The vehicle 10 is generally depicted having a rigid structural frame 12, generally supported by a pair of rear wheels 14 and the pair of powered front steerable propulsion mechanisms 20. The rear wheels 14 are each rotatable about an axle, 16, and are shown driven by powered rear drive linkage 18. While a pair of rear wheels 14 are shown for supporting the rear end of the vehicle 10, it should be appreciated that any of a number of various types of rear support structures may be employed to support the vehicle 10. The rear wheels 14 or other supportive structures may be driven as shown or may, alternatively, not be driven.
The first and second propulsion mechanisms 20 are generally provided near the left and right front corners of the vehicle 10. Each propulsion mechanism 20 includes a spherical ball 22 generally disposed within a socket 24 formed within the vehicle frame 12. The spherical ball 22 protrudes out the bottom of the socket 24 and is adapted to engage the ground surface and support and drive the vehicle 10 on the ground surface. The socket 24 may include any of a number of open or closed sockets that include an opening cavity formed in the frame 12. In the example shown, each socket 24 includes an open socket generally defined by an opening in the frame 12 and further defined by the area between upstanding support members 26 and upper support member 28.
The propulsion mechanism 20 is further illustrated in greater detail in FIG. 2 and is also shown rotated ninety degrees (90°) in FIG. 3. The spherical ball 22 is shown disposed within socket 24 and in frictional engagement with a first drive member 30 and a second drive member 40. The spherical ball 22 includes a hollow ball having a frictional surface for engaging with a pair of drive members, for engaging the ground surface, and for further engaging friction reducing load members as described herein. The spherical ball 22 may include a hollow metal ball having a high-traction material (e.g., rubber) coated on the outer surface to provide an enhanced friction surface. Accordingly, the spherical ball 22 is able to rotate in any of a number of steerable directions within the socket 24 as controlled by the first and second drive members 30 and 40 to drive and steer the vehicle 10.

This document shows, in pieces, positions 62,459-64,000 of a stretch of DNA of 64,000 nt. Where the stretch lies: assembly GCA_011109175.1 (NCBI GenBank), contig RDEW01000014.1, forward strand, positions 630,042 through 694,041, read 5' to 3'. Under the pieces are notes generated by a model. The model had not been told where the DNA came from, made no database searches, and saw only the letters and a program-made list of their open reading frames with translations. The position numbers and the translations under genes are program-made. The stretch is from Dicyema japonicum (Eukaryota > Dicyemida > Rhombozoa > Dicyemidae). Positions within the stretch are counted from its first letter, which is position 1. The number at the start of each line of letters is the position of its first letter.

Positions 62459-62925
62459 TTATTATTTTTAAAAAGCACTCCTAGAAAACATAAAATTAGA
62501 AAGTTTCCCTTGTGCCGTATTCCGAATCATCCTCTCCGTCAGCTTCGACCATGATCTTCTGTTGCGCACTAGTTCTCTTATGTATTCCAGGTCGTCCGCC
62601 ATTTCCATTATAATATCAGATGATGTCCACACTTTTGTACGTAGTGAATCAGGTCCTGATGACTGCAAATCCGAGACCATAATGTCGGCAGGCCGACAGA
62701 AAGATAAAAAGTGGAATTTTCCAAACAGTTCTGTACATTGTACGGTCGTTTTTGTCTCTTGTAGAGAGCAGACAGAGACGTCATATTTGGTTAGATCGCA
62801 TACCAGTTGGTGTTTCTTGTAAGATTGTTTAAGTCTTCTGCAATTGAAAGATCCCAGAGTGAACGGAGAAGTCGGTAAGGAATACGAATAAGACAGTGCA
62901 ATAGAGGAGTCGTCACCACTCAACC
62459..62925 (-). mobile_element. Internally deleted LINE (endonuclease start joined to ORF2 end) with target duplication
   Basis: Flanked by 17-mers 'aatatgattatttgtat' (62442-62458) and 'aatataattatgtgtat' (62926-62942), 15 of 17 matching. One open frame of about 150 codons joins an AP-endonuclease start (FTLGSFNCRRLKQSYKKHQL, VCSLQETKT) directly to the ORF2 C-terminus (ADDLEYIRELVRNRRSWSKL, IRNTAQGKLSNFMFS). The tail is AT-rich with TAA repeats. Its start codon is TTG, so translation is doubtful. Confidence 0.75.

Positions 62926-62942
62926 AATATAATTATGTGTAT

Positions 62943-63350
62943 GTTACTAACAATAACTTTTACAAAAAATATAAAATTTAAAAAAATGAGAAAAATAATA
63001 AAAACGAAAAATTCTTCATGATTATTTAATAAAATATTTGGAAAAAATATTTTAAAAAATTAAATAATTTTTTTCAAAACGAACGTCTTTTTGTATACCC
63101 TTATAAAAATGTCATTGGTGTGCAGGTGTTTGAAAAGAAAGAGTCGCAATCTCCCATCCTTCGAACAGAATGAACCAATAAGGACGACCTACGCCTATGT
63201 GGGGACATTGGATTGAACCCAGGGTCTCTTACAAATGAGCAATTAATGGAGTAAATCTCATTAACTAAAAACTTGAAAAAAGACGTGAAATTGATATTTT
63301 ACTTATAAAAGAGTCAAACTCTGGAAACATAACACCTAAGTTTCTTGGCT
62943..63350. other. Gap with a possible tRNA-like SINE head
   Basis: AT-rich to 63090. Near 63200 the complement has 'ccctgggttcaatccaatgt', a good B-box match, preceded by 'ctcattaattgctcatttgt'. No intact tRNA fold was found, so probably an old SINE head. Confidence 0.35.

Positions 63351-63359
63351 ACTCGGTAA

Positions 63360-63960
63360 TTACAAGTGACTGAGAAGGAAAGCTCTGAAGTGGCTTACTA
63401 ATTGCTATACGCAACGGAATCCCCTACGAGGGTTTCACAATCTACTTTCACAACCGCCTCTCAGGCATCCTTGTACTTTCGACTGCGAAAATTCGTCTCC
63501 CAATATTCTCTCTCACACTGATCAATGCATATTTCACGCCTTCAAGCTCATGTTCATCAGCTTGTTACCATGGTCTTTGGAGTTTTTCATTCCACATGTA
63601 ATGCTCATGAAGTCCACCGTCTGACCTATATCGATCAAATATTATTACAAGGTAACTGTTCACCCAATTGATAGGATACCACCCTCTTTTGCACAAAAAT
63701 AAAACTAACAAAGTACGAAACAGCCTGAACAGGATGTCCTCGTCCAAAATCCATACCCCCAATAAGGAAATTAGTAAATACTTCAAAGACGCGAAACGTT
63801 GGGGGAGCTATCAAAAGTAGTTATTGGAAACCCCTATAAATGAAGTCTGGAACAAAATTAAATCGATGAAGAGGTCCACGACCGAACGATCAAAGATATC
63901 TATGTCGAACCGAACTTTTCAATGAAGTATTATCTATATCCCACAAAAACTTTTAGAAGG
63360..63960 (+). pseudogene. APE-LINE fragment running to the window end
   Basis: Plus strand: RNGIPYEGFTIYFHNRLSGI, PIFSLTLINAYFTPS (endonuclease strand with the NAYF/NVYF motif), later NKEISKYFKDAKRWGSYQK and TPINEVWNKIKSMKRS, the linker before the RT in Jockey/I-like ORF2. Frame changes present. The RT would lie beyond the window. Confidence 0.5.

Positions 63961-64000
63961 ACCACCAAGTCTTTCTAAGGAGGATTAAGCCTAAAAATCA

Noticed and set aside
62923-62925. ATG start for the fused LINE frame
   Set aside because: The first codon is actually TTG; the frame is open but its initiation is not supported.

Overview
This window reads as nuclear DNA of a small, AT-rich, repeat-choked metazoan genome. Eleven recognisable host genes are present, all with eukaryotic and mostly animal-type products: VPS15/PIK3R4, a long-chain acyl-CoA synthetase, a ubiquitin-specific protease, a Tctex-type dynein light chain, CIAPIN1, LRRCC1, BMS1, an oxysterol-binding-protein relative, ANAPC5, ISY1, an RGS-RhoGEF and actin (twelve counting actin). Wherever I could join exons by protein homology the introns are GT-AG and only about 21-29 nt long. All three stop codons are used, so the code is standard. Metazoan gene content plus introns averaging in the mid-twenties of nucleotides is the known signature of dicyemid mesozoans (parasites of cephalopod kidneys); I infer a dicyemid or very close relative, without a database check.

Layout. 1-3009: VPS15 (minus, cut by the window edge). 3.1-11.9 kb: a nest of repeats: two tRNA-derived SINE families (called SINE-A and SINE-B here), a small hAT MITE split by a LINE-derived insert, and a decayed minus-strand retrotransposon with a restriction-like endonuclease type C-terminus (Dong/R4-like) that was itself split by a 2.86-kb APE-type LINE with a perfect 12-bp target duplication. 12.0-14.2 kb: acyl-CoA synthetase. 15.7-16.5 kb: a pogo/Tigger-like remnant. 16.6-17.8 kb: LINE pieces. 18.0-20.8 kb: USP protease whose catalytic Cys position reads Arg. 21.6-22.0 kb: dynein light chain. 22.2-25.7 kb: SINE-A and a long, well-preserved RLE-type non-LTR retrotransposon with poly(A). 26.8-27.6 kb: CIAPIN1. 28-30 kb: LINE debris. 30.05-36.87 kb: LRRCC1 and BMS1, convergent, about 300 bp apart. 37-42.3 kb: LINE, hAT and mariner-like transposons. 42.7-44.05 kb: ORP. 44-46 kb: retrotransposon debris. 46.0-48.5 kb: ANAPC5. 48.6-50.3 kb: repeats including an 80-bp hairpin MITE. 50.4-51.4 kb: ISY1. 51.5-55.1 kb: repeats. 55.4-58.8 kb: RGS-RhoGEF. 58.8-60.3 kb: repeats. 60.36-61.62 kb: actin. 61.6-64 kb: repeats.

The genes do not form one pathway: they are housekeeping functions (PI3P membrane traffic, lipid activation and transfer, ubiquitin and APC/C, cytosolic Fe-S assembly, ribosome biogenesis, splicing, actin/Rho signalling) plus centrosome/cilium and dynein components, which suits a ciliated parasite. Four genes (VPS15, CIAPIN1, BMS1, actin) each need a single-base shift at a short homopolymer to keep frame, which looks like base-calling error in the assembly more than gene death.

The first drive member 30 may include a first drive wheel oriented vertically and connected to a drive shaft 36 which, in turn, is coupled to a gearbox assembly 34 driven by an electric motor 32. In one embodiment, the gearbox assembly 34 may include multiple gears arranged to operate as a transmission. The first drive member 30 frictionally engages the spherical ball 22 to drive the spherical ball 22 in a first direction in response to actuation from electric motor 32.
The second powered drive mechanism 40 is located substantially orthogonal (i.e., 90°) to the first powered drive mechanism 30 and may include a vertically oriented second drive wheel frictionally engaging the spherical ball 22. The second powered drive mechanism 40 is driven by a drive chain 42 which, in turn, is connected to a coupler 44 and a gearbox assembly 48. In one embodiment, the gearbox assembly 48 may include multiple gears arranged to operate as a transmission. The gearbox assembly 48, in turn, is driven by a second electric motor 50. Accordingly, the second drive member 40 frictionally engages the spherical ball 22 and is powered by electric motor 50 so as to rotate the spherical ball 22 in a second direction substantially orthogonal to the first direction of the first drive mechanism 30.
To allow for reduced friction rotational movement of the spherical ball 22 relative to the vehicle frame 12 and upper supporting structures 26 and 28, the propulsion mechanism 20 includes friction reducing load members that support the positioning of the spherical ball 22 within socket 24 and allow rotational movement relative thereto. A first friction reducing load member 60 is located substantially on the opposite side (i.e., 180°) of the spherical ball 22 from the first drive member 30. The first friction reducing load member 60 may include a vertically oriented load wheel in frictional contact with spherical ball 22. The first friction reducing load wheel 60 is connected to an inwardly biased support arm 66 which is biased inward from a rigidly mounted bracket 62 via a bias spring 64. Accordingly, the first friction reducing load member 60 is biased radially inward towards the spherical ball 22 so as to preload the spherical ball 22.
A second friction reducing load member 70 is located substantially on the opposite side (i.e., 180°) of the spherical ball 22 from the second drive member 40. The second friction reducing load member 70 may likewise include a vertically oriented wheel frictionally engaging the spherical ball 22. The second friction reducing load member 70 is likewise connected to a support arm 76 which is biased inward from a rigidly mounted bracket 72 via bias spring 74. Accordingly, the second friction reducing load member 70 is biased radially inward towards the spherical ball 22 so as to preload the spherical ball 22.
In addition to providing friction reducing load members 60 and 70 on opposite sides of the first and second powered drive members 30 and 40, respectively, an upper friction reducing member 52 is disposed below the upper support 28 to provide a friction reducing contact point on top of the spherical ball 22. The upper friction reducing load member 52 may include a ball transfer caster having a ball that is free to rotate within a caster assembly and, thus, allows for rotation of spherical ball 22 relative to frame 12.